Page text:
Sunday, March 15, 2009

Pa.: Teen Robbery Suspect Shot, Dies: "A 16-year-old boy shot in what police said was an attempted robbery died Saturday from complications related to his injury. According to police, on March 1st, a group of males, including James Owens, shot a man in the leg while he was standing outside a home in the 3700 block of Millerton Avenue in Pittsburgh's Brighton Heights neighborhood. When police arrived on scene they also found Owens lying on the ground shot in the back with a gun next to him on the ground. Reports said Owens was wearing black a ski mask over his face when he was discovered by police. Homicide Detectives investigated the shooting and arrested Owens at Allegheny General Hospital where he was being treated. The Medical Examiner told WTAE Channel 4 that Owens was pronounced dead at 4:10 p.m. Saturday at Allegheny General. Investigators said robbery was likely the motive for the shooting and that Owens was possibly shot by one of his accomplices."

NY: Two shot during attempted home-invasion robbery: "Two men were injured by shotgun pellets and three other males were arrested following an attempted home-invasion robbery at a Rochester apartment building about 1:40 Saturday morning. The incident occurred at 70 Lakeview Park, near Dewey Avenue, on Rochester's west side. Lt. Mark Dibelka of the Rochester Police Department said that the two injured men -- a 35-year-old resident of the apartment building and a 25-year-old visitor, were each hit by shotgun pellets fired during the attempted robbery. The two men were taken to Strong Memorial Hospital with non-life-threatening injuries. "It appears to have been the result of a home-invasion robbery where other residents reported hearing people screaming and hearing doors being kicked open," Dibelka said. Each of the shooting victims was outside the building when police arrived."

Louisiana: Gunfire exchanged at car dealership: "It's a miracle no one was killed or injured last night at Billy Navarre Chevrolet in Sulphur. That's where shots were exchanged between a police officer and an employee.. It was a miscommunication that could have been deadly. It all started after a burglar alarm at the car dealership on East Napoleon. An employee arrived ahead of police and went inside to check the business. He had a flashlight and a gun. When police saw the employee inside they thought he was an armed burglar and fired shots, while the employee thought he was being fired at by a burglar. General Manager Ryan Navarre says the employee was crouched behind a desk. "I get the most horrific phone call I have ever gotten in my life. An employee is telling me that he's being shot at and he had already called 911 and he still was trying to get help. He was hunkered down in the service department telling me somebody was shooting at him and he returned fire. It was just a horrible situation. While a Sulphur police officer fired first Assistant Chief Glenn Berry says he had good reason to do what he did. "There's no doubt in my mind the officer was justified. He felt that this man was about to shoot his partner in the back. He felt that with every fiber of his being. And he fired in defense of his fellow officer." Police say once officers have been summoned to a building an employee should never go inside-- but should always wait outside with a key. Berry emphasizes, "Do not go into the business. Do not arm yourself when you go there. Wait in your vehicle until police arrive. Then open the door for them. Speak with the police. Don't go into the business. In this case this could have been just a terrible tragedy."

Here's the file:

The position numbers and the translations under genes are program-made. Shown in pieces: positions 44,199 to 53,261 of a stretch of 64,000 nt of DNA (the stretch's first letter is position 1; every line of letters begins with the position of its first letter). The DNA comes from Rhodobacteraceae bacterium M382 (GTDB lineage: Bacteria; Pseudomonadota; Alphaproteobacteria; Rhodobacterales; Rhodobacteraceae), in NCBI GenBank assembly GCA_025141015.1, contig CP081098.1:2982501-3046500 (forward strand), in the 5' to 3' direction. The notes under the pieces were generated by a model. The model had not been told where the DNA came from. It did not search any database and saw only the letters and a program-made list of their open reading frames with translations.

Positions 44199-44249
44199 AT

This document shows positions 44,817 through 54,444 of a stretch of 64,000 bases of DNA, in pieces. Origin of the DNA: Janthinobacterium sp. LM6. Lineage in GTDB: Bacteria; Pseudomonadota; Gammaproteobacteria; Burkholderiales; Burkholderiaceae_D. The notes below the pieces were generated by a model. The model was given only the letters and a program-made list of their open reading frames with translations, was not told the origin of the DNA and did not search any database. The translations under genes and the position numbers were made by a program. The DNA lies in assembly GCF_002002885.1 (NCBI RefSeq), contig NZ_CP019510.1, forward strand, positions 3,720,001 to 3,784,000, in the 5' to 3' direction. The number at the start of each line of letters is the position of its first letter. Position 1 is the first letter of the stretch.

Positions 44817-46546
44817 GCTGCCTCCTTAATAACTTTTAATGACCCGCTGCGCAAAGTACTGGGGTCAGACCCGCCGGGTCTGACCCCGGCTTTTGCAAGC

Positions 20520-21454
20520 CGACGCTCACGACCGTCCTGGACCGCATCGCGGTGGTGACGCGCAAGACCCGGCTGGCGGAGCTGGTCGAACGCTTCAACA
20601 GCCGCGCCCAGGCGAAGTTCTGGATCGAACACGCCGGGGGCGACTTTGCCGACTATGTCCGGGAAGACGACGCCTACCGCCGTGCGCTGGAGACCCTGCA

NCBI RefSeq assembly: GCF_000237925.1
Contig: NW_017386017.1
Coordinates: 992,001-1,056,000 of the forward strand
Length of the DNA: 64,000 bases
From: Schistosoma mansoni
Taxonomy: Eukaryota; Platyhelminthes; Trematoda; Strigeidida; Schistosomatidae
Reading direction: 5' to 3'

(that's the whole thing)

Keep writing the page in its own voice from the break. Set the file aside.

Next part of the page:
Idiot pols seek victim disarmament, drug war escalation v. border violence : "Legislators in Southwestern states concerned about drug violence in Mexico spilling across the border recommended tighter gun control and stronger law enforcement yesterday. The violence - which has claimed thousands of lives, mostly south of the border - has been attributed to Mexican drug cartels, which one Homeland Security official described as the biggest organized-crime threat facing the United States. Roger Rufe, Homeland Security's head of operations, outlined the agency's plans for protecting the border, a response that includes - but only as a last resort - deploying military personnel and equipment to the region if other agencies are overwhelmed."

No comments: